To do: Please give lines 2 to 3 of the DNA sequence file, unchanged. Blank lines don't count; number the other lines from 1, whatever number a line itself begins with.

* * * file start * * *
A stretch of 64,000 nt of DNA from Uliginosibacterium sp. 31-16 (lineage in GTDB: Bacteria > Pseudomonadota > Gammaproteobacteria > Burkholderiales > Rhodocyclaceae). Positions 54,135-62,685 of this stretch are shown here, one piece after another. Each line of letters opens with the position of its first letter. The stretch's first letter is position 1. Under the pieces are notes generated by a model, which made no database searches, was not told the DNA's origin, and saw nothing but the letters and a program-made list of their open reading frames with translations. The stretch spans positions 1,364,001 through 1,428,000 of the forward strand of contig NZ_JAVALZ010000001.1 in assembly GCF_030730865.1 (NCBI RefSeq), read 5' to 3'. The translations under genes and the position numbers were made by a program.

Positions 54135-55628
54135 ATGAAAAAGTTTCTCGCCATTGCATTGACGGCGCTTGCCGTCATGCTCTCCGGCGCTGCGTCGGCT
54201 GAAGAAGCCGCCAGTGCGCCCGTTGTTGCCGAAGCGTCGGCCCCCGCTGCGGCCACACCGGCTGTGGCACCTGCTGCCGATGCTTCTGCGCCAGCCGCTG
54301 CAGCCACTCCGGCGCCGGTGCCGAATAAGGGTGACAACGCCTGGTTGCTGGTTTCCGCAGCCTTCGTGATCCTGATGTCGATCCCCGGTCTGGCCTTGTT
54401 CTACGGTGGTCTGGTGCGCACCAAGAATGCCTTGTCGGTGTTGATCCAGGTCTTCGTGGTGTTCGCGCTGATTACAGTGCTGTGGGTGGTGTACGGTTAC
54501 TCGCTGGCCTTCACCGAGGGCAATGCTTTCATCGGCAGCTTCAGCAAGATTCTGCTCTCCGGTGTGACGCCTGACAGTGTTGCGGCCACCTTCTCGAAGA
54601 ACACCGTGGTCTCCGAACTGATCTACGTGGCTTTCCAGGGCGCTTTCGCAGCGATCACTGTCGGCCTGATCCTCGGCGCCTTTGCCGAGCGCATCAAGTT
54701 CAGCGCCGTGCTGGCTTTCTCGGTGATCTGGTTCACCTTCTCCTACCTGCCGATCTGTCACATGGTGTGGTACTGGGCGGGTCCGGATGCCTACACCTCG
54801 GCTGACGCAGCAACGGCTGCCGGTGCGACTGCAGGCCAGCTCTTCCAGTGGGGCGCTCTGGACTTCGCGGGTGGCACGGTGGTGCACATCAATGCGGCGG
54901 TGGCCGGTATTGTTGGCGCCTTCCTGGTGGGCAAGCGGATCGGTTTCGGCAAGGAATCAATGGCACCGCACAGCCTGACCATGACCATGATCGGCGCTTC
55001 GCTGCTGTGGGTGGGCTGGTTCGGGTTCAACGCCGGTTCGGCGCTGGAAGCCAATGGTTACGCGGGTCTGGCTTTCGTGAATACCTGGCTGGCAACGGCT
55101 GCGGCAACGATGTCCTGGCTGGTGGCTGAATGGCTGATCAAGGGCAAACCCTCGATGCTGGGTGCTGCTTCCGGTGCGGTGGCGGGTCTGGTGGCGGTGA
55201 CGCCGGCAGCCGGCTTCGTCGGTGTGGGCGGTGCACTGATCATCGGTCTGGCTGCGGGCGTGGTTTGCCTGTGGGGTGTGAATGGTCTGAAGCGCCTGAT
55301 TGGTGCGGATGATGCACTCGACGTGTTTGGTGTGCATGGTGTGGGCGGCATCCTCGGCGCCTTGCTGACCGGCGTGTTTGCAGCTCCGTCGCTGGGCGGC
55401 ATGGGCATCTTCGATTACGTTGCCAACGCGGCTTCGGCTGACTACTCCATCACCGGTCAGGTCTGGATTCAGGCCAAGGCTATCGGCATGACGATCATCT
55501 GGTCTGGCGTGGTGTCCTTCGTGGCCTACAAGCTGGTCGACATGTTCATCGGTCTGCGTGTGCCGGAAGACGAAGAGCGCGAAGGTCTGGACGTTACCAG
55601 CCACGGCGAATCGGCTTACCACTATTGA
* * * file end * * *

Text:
Positions 54135-55628
54135 ATGAAAAAGTTTCTCGCCATTGCATTGACGGCGCTTGCCGTCATGCTCTCCGGCGCTGCGTCGGCT